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Automatically mounting and unmounting Samba/Windows shares with CIFS

by Sander Marechal

Last updated on 2007-12-03@23:55. At my work the employees are in the fortunate position that they are free to choose whatever OS they want to work with. At the moment the default is still Windows XP but you are free to wipe the drive and install whatever you feel—as long as you can do your job properly. And there is work underway to roll our own distribution for internal use. You're even free to bring in your Mac (but we won't supply you with one). The only thing that's banned (unofficially) so far is Windows Vista. Server-side we run a mixture of Linux and Windows, and the thend is to replace broken Windows machines by Linux machines if possible. In such a heterogeneous environment it makes sense to share our files through Samba. It's one of the few protocols that any OS can speak.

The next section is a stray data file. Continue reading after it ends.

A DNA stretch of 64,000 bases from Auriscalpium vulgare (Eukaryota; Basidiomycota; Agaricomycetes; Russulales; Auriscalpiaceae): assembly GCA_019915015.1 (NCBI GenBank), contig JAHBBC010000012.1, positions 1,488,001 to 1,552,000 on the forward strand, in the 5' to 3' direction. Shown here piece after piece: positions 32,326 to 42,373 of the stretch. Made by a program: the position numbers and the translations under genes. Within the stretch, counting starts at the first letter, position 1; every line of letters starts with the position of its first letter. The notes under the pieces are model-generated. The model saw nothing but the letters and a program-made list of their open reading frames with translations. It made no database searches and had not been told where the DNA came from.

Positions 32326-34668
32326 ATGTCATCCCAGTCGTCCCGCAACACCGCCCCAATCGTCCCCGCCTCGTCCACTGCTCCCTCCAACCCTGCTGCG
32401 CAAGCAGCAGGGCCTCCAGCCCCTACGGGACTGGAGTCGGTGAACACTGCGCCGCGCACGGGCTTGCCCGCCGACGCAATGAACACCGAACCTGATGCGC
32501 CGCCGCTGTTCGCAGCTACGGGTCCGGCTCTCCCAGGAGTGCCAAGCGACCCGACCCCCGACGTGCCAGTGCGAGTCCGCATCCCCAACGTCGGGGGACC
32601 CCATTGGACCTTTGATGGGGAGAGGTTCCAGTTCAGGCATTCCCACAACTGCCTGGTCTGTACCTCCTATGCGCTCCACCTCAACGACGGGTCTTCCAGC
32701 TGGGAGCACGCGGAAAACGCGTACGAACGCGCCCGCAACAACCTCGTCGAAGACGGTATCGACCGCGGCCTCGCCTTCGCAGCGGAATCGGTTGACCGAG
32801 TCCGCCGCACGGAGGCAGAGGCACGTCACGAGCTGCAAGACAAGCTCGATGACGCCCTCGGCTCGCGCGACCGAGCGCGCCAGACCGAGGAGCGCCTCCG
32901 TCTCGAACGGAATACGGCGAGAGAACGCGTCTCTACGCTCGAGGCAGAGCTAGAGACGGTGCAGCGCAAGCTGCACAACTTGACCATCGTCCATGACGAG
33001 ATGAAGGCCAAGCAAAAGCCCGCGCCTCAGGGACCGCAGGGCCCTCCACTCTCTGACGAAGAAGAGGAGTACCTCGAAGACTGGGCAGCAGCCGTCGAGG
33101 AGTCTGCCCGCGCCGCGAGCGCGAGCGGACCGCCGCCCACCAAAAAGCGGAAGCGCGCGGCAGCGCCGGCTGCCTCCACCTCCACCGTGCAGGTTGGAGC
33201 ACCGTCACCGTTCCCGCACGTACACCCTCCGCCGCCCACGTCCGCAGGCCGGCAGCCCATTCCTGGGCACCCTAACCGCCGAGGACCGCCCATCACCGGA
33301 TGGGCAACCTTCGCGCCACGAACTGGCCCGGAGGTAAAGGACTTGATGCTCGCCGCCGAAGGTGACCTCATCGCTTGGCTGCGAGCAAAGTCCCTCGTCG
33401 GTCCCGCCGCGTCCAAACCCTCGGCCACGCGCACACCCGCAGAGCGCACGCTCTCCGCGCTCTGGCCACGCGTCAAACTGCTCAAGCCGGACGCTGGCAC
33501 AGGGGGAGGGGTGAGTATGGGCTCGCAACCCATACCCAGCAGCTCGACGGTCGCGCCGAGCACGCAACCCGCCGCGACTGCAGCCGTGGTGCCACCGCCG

If you're running Windows Server 2003 then you can't use the smbfs driver that most Linux distributions ship by default. Sorry, no "Places » Connect to server" for you GNOME folk. You'll need to use the CIFS filesystem driver and you'll need to edit /etc/fstab. Adding the required fstab entries is actually quite easy as I will show below, but on Debian and it's derivative distributions you get a nasty error when you subsequently try to reboot or shutdown your machine, which hangs for about 30 seconds waiting for a timeout:

CIFS VFS: No Response for Cmd <number> mid <number>

It took me quite a bit of time to properly solve that one, but in the end it turned out to be quite simple. I will show you later in the article, but let's start mounting first.